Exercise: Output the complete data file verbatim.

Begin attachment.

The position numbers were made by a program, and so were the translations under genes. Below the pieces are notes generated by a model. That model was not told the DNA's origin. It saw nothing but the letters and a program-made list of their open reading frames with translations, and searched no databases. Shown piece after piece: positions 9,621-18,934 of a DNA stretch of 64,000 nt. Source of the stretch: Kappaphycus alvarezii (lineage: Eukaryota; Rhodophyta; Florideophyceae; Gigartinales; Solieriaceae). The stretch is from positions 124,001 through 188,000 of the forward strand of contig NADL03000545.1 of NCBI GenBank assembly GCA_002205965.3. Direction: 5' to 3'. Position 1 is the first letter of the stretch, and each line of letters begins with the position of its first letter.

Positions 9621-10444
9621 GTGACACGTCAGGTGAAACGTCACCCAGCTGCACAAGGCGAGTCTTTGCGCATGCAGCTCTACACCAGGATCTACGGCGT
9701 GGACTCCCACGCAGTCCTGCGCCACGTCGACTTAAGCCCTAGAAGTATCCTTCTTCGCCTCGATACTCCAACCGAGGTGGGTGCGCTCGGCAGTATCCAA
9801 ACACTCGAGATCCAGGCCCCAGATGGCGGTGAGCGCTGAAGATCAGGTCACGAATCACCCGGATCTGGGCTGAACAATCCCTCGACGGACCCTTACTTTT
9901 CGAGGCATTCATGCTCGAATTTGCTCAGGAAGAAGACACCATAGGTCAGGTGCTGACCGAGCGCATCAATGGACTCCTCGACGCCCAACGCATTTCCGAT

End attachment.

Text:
The position numbers were made by a program, and so were the translations under genes. Below the pieces are notes generated by a model. That model was not told the DNA's origin. It saw nothing but the letters and a program-made list of their open reading frames with translations, and searched no databases. Shown piece after piece: positions 9,621-18,934 of a DNA stretch of 64,000 nt. Source of the stretch: Kappaphycus alvarezii (lineage: Eukaryota; Rhodophyta; Florideophyceae; Gigartinales; Solieriaceae). The stretch is from positions 124,001 through 188,000 of the forward strand of contig NADL03000545.1 of NCBI GenBank assembly GCA_002205965.3. Direction: 5' to 3'. Position 1 is the first letter of the stretch, and each line of letters begins with the position of its first letter.

Positions 9621-10444
9621 GTGACACGTCAGGTGAAACGTCACCCAGCTGCACAAGGCGAGTCTTTGCGCATGCAGCTCTACACCAGGATCTACGGCGT
9701 GGACTCCCACGCAGTCCTGCGCCACGTCGACTTAAGCCCTAGAAGTATCCTTCTTCGCCTCGATACTCCAACCGAGGTGGGTGCGCTCGGCAGTATCCAA
9801 ACACTCGAGATCCAGGCCCCAGATGGCGGTGAGCGCTGAAGATCAGGTCACGAATCACCCGGATCTGGGCTGAACAATCCCTCGACGGACCCTTACTTTT
9901 CGAGGCATTCATGCTCGAATTTGCTCAGGAAGAAGACACCATAGGTCAGGTGCTGACCGAGCGCATCAATGGACTCCTCGACGCCCAACGCATTTCCGAT